The extravagance of the canal facade stands in stark contrast to the relative austerity of the rest of the palazzo. The walls facing the inner courtyard did not have marble sheathing, thereby exposing the brick structure of the house. Even the eastern wall just around the corner from the canal facade remained uncovered, despite being visible from the Grand Canal itself. As these facades did not serve as the grand entryways to the house, they were assigned much lower decorative priority; other than a fanciful marble gateway into the courtyard, Marin had poured the vast majority of his fortune into the canal facade.
The internal structure of the Palazzo Santa Sofia was typical for a great Venetian house of the period. Ceremonial entry to the house took place not at the courtyard gate, but at the private quay located behind the ground level arcade. Most of the palazzo’s contemporary neighbors offered a relatively modest single portal for the same function; thus, the wide arcade was seen not only as a reference to Byzantine forebears, but as a conspicuously grand entryway. The rest of the ground floor was taken up by servant quarters, storage space, the courtyard, and Marin’s personal office.
The upper floors, or piani nobili, housed the main living areas of the palazzo. Accessible only by an exterior staircase in the courtyard, both floors shared an almost identical floor plan: bedrooms, kitchens, a chapel, and loggia – all radiating from a large great hall. That both floors were so similar—and especially that both supplied a kitchen—suggests that only one of the two may have been intended for use by Marin’s immediate family. It is likely that the uppermost floor was occupied by his father or one of his brothers, a typical arrangement for a Venetian palazzo.
Work on the Palazzo Santa Sofia began in 1420 and was not fully completed until at least 1436. After Marin Contarini’s death in 1456, the house was passed down repeatedly to his descendants until ultimately being abandoned in 1791. It was acquired in 1846 by the exiled Russian Prince Troubetzkoy, who gifted it to famed ballerina Marie Taglioni. The palazzo was subject to disastrous renovations under Taglioni’s stewardship; the gothic courtyard staircase was demolished, and many pieces of stonework—including Bartolomeo Bon’s ornamental wellhead—were sold off.
Fortunately, the palazzo changed hands once more in 1894, entering the ownership of Baron Giorgio Franchetti. It was the Baron who would restore most of what Taglioni destroyed; he rebuilt the courtyard stairs, undid many of the alterations to the famed facade, and recovered the sculptural elements that had been sold away. Once his restoration work was complete, he bequeathed the palazzo to the Italian government, and it was opened to the public as an art gallery in 1927.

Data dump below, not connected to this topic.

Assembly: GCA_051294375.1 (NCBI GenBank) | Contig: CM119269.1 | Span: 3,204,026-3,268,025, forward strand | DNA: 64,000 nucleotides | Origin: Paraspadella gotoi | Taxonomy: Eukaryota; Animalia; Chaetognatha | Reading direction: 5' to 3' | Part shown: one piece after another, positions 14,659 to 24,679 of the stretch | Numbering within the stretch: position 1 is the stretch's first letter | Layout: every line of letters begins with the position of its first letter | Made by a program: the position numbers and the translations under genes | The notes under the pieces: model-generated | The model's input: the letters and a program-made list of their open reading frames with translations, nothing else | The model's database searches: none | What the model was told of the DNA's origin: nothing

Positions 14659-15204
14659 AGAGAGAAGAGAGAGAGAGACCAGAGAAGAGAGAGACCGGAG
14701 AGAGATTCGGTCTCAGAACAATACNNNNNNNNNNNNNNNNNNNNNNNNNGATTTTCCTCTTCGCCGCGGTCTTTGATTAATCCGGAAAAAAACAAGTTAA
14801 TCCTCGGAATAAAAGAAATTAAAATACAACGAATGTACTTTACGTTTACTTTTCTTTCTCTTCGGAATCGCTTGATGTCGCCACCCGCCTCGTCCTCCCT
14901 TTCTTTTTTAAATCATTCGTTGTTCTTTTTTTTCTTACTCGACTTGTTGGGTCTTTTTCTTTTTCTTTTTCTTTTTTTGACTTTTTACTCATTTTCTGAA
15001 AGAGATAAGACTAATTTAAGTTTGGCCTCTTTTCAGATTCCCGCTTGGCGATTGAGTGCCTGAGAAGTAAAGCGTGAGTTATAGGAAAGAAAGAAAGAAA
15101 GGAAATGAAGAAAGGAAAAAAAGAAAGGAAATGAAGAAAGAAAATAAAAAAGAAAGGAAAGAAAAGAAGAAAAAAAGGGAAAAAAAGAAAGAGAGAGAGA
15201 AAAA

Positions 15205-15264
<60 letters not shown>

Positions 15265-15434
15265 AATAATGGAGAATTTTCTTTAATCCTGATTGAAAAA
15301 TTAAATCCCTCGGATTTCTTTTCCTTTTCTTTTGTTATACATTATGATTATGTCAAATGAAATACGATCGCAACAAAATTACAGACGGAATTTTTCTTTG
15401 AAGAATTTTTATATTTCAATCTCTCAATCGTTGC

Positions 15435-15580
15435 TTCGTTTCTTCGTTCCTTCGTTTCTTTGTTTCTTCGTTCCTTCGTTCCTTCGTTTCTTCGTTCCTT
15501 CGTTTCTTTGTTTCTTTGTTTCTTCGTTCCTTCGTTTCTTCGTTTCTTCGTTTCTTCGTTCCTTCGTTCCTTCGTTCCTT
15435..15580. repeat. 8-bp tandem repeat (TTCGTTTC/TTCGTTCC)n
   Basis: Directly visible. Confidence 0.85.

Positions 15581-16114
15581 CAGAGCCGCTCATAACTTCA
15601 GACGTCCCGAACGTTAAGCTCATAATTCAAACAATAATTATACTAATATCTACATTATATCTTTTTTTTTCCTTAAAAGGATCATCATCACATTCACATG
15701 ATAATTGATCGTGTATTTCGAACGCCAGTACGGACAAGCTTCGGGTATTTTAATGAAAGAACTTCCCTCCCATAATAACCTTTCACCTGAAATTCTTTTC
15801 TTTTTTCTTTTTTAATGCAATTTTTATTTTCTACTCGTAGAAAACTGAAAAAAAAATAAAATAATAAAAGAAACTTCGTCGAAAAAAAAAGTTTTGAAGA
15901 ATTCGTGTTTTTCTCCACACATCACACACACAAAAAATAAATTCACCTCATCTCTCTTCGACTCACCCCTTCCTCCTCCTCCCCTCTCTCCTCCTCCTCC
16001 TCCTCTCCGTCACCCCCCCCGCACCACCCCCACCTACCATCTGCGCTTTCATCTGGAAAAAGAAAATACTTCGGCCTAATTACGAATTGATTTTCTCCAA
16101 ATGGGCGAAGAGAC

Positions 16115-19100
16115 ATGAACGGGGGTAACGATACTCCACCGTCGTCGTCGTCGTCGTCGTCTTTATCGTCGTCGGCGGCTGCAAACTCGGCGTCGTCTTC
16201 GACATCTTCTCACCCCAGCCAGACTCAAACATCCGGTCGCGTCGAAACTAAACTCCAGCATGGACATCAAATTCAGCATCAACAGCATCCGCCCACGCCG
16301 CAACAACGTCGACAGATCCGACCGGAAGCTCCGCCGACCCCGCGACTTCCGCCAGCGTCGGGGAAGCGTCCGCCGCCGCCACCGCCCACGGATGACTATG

After enduring centuries of use, abuse, and reconstruction, the Palazzo Santa Sofia now stands as a testament to the former glory of the Venetian Republic. While the famous gilding has long since faded from its facade, the ornate stonework and spacious apartments of the palace-turned-museum remain iconic examples of luxury design in a medieval empire at its greatest height. Thus, it can be said that history has vindicated the original intentions of Marin Contarini’s grand project; his House of Gold still stands as one of the most remarkable in all of Venice.
 Jepson, Tim. Italy. Washington, D.C.: National Geographic, 2012.
 Goy, Richard. The House of Gold. Cambridge: Cambridge University Press, 1992. p5-15.
 Goy, The House of Gold, p23-47.
 Goy, The House of Gold, p10.
 Goy, The House of Gold, p47.
 R. J. Goy. Building Renaissance Venice: Patrons, Architects and Builders c. 1430-1500. New Haven: Yale University Press, 2006. p82-83.
 Goy, The House of Gold, p19.
 Goy, The House of Gold, p65-66.
 Goy, The House of Gold, p139-145.
 "Ultramarine," Pigments Through the Ages, accessed February 8, 2016, http://www.webexhibits.org/pigments/indiv/history/ultramarine.html, paragraph 1.
 Goy, The House of Gold, p227-228.
 Goy, The House of Gold, p51.
 Goy, The House of Gold, 52-57.
 Fasolo, Andrea. Palaces of Venice. Translated by Valerio Galeazzi. Venice: Arsenale Editrice, 2003.
 Fasolo, p17.
 Boulton, Susie and Christopher Catling. Venice and the Veneto. New York: DK Pub, 2010.
PhotographsWolfgang Moroder, Jean-Pierre Dalbera, via Shutterstock user InavanHateren, Courtesy of Wikimedia user Madpack, Courtesy of Wikimedia user Godromil, Courtesy of Flickr user saragoldsmith (CC BY 2.0), Courtesy of Flickr user HarshLight, Courtesy of Ruskin Foundation (RF 1590), Ruskin Library, Lancaster University